• Labour Resourcing Issues: Labor shortages and resourcing problems are also impacting operations. Adequate labor is necessary for various tasks within the port, and a shortage can lead to delays in container handling and logistics operations.
    • Vessels Arriving Outside Allocated Windows: When vessels arrive outside their allocated time windows, it can create congestion and disrupt schedules. Ports typically allocate specific time slots for vessels to ensure smooth operations, but deviations from these schedules can lead to inefficiencies.
    • Shortage of VBS (Vehicle Booking System) Bookings: The shortage of VBS bookings for uplifting import containers is another contributing factor to the disruptions. The VBS is a critical system for managing the flow of vehicles and containers within the port, and when there is a shortage of available bookings, it can lead to delays in container pickup and delivery.

          These issues highlight the complexities and challenges involved in port operations and the importance of effective maintenance, labor management, and scheduling to ensure the efficient movement of goods. Addressing these challenges will be essential to minimize disruptions and improve the overall performance of the Port of Auckland.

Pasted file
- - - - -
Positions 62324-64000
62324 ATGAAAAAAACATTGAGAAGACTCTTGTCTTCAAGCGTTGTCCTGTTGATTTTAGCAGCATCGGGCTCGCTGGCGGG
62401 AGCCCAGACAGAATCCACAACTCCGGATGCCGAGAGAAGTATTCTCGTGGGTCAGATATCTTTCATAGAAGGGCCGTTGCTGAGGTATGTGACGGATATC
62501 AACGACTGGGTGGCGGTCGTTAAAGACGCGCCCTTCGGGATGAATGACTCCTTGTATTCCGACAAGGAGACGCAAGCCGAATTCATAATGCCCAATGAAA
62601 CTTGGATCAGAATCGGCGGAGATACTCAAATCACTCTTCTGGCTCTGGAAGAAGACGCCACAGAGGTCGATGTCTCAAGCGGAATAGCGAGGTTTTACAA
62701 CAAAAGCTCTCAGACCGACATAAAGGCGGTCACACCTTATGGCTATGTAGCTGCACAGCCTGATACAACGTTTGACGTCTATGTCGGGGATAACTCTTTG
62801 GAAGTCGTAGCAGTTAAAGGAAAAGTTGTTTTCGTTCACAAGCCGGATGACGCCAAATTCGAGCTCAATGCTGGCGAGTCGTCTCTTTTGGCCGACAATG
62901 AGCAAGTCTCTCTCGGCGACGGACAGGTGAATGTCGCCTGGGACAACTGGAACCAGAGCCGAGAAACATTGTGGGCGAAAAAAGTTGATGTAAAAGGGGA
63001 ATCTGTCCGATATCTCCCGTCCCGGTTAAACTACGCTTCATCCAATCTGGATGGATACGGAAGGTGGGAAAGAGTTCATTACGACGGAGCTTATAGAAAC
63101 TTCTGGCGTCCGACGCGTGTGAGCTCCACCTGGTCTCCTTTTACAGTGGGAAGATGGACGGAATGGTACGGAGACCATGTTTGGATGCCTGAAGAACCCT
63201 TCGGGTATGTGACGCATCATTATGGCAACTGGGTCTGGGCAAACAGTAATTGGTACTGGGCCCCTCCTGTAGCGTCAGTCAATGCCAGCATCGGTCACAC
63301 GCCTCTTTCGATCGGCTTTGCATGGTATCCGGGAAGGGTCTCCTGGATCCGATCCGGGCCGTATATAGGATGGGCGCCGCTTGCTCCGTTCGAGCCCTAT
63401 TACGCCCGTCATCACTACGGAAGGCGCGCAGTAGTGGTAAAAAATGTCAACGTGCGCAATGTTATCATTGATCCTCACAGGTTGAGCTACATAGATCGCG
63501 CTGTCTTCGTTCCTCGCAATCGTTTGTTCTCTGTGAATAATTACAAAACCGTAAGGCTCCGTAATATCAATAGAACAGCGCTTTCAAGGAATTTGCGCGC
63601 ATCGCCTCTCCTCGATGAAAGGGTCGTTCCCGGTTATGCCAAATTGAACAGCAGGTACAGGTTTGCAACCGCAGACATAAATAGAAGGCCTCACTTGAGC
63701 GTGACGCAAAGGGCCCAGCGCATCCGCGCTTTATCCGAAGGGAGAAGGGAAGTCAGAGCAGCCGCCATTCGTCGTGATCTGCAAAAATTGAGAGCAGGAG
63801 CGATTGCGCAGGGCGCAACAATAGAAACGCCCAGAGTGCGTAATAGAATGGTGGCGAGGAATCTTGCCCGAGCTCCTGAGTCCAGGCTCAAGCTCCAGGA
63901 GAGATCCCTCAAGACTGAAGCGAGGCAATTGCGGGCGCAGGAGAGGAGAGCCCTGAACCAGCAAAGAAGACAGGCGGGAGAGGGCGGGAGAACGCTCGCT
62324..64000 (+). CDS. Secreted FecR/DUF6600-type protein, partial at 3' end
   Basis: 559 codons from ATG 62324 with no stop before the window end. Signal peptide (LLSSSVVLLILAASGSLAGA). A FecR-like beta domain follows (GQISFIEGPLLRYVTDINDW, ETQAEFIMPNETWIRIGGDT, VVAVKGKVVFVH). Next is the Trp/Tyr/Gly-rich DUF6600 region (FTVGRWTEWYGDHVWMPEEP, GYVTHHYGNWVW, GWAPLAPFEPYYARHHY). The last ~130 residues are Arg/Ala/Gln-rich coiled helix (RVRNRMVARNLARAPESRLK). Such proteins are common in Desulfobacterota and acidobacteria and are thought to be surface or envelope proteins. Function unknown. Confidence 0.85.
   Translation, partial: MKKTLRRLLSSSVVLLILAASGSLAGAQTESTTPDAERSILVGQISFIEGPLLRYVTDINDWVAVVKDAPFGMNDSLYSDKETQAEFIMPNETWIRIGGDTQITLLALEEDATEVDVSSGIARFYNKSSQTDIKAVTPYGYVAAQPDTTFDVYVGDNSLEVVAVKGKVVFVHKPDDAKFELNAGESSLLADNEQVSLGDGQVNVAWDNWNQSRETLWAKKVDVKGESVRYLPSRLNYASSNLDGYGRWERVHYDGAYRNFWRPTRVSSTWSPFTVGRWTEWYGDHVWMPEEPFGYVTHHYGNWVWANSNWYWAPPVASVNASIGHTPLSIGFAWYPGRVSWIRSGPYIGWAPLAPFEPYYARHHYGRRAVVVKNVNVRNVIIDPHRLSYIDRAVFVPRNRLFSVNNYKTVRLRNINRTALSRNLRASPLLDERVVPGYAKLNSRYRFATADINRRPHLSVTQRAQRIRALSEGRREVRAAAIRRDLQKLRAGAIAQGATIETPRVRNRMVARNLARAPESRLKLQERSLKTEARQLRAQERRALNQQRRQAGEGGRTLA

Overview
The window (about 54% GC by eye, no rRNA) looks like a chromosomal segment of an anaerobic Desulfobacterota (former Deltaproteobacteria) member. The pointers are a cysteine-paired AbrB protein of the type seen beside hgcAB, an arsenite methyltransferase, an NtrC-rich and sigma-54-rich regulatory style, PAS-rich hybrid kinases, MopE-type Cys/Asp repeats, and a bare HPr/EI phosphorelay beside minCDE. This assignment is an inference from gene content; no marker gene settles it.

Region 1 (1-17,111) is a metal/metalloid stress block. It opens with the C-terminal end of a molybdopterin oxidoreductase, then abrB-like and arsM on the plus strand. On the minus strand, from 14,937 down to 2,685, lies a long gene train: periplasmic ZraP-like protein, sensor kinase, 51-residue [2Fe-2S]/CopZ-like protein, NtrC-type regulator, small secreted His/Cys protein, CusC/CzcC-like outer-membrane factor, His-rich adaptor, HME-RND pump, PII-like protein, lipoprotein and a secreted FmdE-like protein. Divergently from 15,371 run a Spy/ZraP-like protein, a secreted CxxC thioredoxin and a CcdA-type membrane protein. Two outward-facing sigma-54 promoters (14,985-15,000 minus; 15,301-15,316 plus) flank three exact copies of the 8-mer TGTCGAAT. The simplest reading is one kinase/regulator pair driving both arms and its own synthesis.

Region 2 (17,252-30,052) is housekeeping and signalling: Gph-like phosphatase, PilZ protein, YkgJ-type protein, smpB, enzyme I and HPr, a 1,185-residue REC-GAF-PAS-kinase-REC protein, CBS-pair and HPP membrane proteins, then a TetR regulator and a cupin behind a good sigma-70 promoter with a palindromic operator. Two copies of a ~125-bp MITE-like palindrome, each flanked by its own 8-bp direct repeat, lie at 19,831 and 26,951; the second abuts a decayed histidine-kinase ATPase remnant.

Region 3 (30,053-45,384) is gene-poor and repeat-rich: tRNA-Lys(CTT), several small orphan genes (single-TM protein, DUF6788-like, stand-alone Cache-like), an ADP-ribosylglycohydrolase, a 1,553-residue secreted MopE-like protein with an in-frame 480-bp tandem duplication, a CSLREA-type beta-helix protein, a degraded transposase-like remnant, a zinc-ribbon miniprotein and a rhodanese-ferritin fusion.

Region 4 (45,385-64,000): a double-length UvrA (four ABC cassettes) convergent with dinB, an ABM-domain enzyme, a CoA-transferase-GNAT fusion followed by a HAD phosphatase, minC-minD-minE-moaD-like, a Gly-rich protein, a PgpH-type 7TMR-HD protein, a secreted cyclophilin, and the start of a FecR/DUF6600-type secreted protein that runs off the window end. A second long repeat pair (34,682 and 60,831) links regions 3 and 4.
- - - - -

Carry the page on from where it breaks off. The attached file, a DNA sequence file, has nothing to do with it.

4. The Ministry for Primary Industries (MPI) has announced that the Brown Marmorated Stink Bug (BMSB) season is now underway. If you are involved in the import or export of goods and require clearance from MPI, it’s essential to forward all necessary documents as soon as possible to avoid the possibility of delays. Timely submission of required documentation is crucial to ensure compliance with MPI’s regulations and to prevent any potential holdups in the clearance process related to BMSB inspections and quarantine measures.

           To avoid disruptions in your import or export operations, be proactive in submitting the required documents and adhering to any specific guidelines provided by MPI for managing BMSB during this season. Complying with their regulations and providing the necessary information promptly will help streamline the clearance process and minimize the risk of delays associated with BMSB-related inspections and treatments.


     5. There has been an increase in Customs examinations in New Zealand in recent weeks. These examinations can lead to delays in cargo release, with some delays lasting several days. If you are involved in shipping and logistics, it’s crucial to plan for potential delays and work closely with New Zealand Customs to facilitate the timely release of your cargo.